Dealing with major banana diseases

Wednesday March 25 2015

In this plantation, the farmer leaves many suckers per stool

In this plantation, the farmer leaves many suckers per stool, which is not a recommended practice. PHOTO BY ARTHUR MAKARA 

By Arthur Makara

Diseases are caused by small micro-organisms, which we cannot see with our naked eyes. Just as animals fall sick, plants fall sick and even die too. Diseases are usually rampant in plantations which full of weeds, are un-mulched, and unprunned, and are normally spread by planting infected suckers from another garden. A good seed is the key to a successful banana plantation. Thus, by using tissue culture plantlets, you are sure you are starting with disease-free seedlings.

Total damage
The most common and most damaging disease today is the banana bacterial wilt (BBW), which is currently Uganda’s number one constraint to banana production. It can totally destroy a plantation within a few months.

The disease was first reported in Mukono in 2001 and has now spread to the whole country. It is characterised by premature scorching and death of leaves, which turn yellow when they are hanging on the plant, and premature ripening of fruits before the banana is ready. When you cut the ripe premature fruits, the inside pulp is rotten and dark. When you cut the stem, smelly milky stuff oozes out of the stem, and it is referred to as bacterial ooze.

The insurance
It is only bacterial diseases that can produce such. To address this problem, manage your plantation well, remove male buds on time, do not plant suckers from unknown sources, and most preferably, plant disease-free tissue culture seedlings.

The development of tissue culture techniques is the insurance banana farmers and those intending to start banana farming enterprises now have against BBW, as you are sure that even after you have lost your plantation, you can still replant a new plantation using the tissue culture, disease-free planting materials. The good news is that scientists have proved that BBW does not stay in the soil for more than six months.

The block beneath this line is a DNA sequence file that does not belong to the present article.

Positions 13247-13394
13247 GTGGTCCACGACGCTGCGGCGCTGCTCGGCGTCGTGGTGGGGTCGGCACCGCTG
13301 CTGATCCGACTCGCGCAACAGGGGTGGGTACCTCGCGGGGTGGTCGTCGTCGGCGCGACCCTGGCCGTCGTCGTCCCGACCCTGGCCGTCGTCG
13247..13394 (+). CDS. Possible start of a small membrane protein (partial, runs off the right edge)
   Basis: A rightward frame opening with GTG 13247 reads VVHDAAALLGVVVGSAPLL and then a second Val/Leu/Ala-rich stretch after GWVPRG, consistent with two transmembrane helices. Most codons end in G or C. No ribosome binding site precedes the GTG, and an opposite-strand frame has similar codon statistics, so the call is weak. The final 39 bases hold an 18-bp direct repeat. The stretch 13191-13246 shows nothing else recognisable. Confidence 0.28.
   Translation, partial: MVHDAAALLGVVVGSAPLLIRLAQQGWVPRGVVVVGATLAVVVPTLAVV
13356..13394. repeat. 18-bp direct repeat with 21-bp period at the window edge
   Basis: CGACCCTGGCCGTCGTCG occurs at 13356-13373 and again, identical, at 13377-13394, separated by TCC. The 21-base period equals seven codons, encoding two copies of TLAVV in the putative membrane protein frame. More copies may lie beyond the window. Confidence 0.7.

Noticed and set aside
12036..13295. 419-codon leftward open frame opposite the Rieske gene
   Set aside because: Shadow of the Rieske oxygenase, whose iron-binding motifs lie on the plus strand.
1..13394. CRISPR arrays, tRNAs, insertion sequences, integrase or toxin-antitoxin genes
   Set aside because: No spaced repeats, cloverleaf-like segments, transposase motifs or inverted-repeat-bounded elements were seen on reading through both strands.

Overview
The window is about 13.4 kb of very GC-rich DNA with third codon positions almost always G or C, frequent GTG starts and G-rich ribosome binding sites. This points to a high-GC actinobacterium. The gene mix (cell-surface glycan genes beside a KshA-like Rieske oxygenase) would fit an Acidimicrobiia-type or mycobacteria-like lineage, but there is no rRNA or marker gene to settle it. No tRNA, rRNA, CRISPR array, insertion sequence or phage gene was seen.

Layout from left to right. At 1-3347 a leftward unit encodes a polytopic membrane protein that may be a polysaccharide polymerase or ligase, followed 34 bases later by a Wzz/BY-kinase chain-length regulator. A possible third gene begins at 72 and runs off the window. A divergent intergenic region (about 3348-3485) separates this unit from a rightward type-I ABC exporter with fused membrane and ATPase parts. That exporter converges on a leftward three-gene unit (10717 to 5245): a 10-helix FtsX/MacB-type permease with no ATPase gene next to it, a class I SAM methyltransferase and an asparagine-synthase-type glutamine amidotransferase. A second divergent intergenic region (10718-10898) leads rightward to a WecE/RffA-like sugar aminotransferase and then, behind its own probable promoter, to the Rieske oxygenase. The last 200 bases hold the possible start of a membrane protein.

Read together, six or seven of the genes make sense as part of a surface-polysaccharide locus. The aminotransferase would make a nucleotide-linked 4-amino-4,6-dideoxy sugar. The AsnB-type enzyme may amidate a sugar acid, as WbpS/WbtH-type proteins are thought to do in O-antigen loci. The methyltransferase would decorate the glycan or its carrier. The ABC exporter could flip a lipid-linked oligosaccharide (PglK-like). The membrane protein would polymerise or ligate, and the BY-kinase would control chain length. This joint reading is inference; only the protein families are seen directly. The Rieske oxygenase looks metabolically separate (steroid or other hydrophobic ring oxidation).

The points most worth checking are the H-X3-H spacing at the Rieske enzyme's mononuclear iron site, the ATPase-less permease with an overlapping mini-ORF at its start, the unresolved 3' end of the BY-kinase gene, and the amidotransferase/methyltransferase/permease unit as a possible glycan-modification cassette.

Be vigilant
If your plantation is destroyed, remove all the stumps, and use the field for other crops or leave under fallow for at least one year, and then procure tissue culture bananas and replant your field.
You will be assured of cleaner more vigorous and better banana plantation than the one BBW destroyed.
Most importantly, if you are engaged in commercial banana farming, be vigilant and engage your neighbours to ensure that their plantations are also free of diseases especially that they get to sensitise about BBW, its spread and measures to control its spread.

Advertisement

Make sure that they remove male buds using forked stick, and that they remove, chop and bury any diseased plants as soon as they are cited. Have a village meeting to discuss how to manage the disease together.

This is the very strategy farmers in some districts in western Uganda such as Isingiro have employed with support of district by-laws to curb the spread of the disease.